Reference glycan structure libraries of primary human cardiomyocytes and pluripotent stem cell-derived cardiomyocytes reveal cell-type and culture stage-specific glycan phenotypes
Ashwood C, Waas M, Weerasekera R, Gundry RL. Reference glycan structure libraries of primary human cardiomyocytes and pluripotent stem cell-derived cardiomyocytes reveal cell-type and culture stage-specific glycan phenotypes. Journal of Molecular and Cellular Cardiology. 2020 Jan 21.
- Organism: Homo sapiens
- Instrument: LTQ Orbitrap Velos
N-glycan, glycomics, O-glycan, cardiac, heart, stem-cell
Lab head: Rebekah Gundry
Submitter: Christopher Ashwood
Cell surface glycoproteins play critical roles in maintaining cardiac structure and function in health and disease and the glycan-moiety attached to the protein is critical for proper protein folding, stability and signaling. However, despite mounting evidence that glycan structures are key modulators of heart function and must be considered when developing cardiac biomarkers, we currently do not have a comprehensive view of the glycans present in the normal human heart. In the current study, we used porous graphitized carbon liquid chromatography interfaced with mass spectrometry (PGC-LC-MS) to generate glycan structure libraries for primary human heart tissue homogenate, cardiomyocytes (CM) enriched from human heart tissue, and human induced pluripotent stem cell derived CM (hiPSC-CM). Altogether, we established the first reference structure libraries of the cardiac glycome containing 265 N- and O-glycans. These data will benefit future functional glycomics studies by informing the genes, proteins and metabolites responsible for the end-result structures and the glycan isomer libraries defined in this study are necessary for interpretation of future intact glycopeptide data. The cell-type specific glycan differences observed here will support the generation of cell-type specific protein glycoform maps of the human heart, thereby promoting the development of cell type-specific targeting strategies. Moreover, by comparing primary CM to hiPSC-CM collected during 20-100 days of differentiation, dynamic changes in the glycan profile throughout in vitro differentiation and differences between primary and hiPSC-CM are revealed. These observations are an important complement to current genomic, transcriptomic, and proteomic profiling and reveal new considerations for the use and interpretation of hiPSC-CM models for studies of human development, disease, and drug testing. Finally, these data are expected to support future regenerative medicine efforts by informing targets for evaluating the immunogenic potential of hiPSC-CM and harnessing differences between immature, proliferative hiPSC-CM and adult primary CM.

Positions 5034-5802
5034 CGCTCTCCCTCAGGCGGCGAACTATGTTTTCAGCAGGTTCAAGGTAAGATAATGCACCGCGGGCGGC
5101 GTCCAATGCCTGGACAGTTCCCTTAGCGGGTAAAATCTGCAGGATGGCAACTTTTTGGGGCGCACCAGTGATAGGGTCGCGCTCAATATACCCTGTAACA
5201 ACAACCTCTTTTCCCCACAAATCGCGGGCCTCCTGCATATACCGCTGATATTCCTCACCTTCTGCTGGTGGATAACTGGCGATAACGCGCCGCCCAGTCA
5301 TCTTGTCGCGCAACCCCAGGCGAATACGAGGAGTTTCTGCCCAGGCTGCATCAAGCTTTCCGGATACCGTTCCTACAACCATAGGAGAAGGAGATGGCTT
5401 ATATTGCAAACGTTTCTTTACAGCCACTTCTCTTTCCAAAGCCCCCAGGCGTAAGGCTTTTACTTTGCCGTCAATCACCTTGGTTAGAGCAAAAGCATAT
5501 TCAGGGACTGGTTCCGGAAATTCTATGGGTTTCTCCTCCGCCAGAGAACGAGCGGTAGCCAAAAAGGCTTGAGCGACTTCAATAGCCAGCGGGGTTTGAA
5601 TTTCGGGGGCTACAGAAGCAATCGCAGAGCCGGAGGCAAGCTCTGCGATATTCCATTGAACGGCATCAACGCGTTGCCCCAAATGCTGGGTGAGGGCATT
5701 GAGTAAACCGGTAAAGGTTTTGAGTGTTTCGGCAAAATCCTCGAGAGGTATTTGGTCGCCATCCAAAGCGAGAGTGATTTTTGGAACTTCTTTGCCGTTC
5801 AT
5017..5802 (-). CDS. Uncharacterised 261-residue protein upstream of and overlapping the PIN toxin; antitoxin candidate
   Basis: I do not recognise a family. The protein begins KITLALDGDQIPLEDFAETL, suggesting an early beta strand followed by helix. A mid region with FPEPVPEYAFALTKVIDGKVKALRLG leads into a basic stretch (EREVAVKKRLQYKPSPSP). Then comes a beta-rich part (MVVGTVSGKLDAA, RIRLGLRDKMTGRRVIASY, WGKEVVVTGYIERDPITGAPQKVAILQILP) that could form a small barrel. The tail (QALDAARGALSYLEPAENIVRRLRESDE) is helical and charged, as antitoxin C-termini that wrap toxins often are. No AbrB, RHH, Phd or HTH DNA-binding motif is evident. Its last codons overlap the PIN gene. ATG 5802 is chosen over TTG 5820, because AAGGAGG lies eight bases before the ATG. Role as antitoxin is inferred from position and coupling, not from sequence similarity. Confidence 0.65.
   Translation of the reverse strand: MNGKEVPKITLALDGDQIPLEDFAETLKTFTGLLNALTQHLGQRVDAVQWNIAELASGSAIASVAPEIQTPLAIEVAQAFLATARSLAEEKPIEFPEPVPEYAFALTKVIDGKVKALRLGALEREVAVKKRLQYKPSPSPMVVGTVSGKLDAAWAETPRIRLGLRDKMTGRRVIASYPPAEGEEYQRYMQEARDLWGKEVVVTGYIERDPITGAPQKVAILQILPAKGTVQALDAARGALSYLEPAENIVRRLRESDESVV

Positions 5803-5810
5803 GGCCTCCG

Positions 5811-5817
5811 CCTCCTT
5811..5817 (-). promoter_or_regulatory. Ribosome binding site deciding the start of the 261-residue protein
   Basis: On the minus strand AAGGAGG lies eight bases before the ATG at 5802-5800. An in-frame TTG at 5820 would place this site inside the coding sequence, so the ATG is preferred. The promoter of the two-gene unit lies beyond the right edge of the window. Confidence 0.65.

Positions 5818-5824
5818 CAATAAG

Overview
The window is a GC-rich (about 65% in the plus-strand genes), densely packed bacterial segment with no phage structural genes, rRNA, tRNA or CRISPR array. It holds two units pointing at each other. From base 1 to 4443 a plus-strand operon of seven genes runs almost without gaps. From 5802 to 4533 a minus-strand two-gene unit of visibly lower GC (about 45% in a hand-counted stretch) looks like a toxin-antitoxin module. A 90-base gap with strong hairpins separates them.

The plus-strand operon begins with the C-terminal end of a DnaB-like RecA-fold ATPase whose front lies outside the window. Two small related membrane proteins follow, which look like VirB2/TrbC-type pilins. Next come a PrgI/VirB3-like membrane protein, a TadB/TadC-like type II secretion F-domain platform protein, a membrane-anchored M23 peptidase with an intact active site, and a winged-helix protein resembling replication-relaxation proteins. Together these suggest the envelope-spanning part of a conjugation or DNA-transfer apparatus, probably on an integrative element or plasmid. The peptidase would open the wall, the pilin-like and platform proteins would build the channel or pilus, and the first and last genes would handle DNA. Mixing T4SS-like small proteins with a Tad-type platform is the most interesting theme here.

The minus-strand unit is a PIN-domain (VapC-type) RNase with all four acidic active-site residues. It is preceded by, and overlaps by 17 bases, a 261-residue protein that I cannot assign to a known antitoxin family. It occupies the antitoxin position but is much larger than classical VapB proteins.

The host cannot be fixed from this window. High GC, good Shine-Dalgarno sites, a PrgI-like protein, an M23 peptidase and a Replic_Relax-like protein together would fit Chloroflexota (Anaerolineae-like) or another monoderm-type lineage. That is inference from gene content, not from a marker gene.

Samples were batched by replicate and samples within each batch were randomized prior to injection. A internal standard only sample was analyzed between each replicate block to verify no carry-over. PGC-LC-ESI-MS/MS experiments were performed using a nanoLC-2D high performance liquid chromatography system (Eksigent, CA, USA) interfaced with an LTQ Orbitrap Velos hybrid mass spectrometer (Thermo Fisher Scientific). Released glycans were separated on a PGC-LC column (3 μm, 100 mm × 0.18 mm, Hypercarb, Thermo Fisher Scientific) maintained at 80°C for N-glycans and 40°C for O-glycans. To enhance ionization and improve detection of low abundance glycans, post-column make-up flow consisting of 100% methanol was utilized. DDA acquisition.
Released and reduced N- and O-glycans from human heart tissue homogenate, cardiomyocytes enriched from human heart tissue and stem-cell derived CM between 20-100 days of differentiation.
Created on 9/5/19, 10:05 PM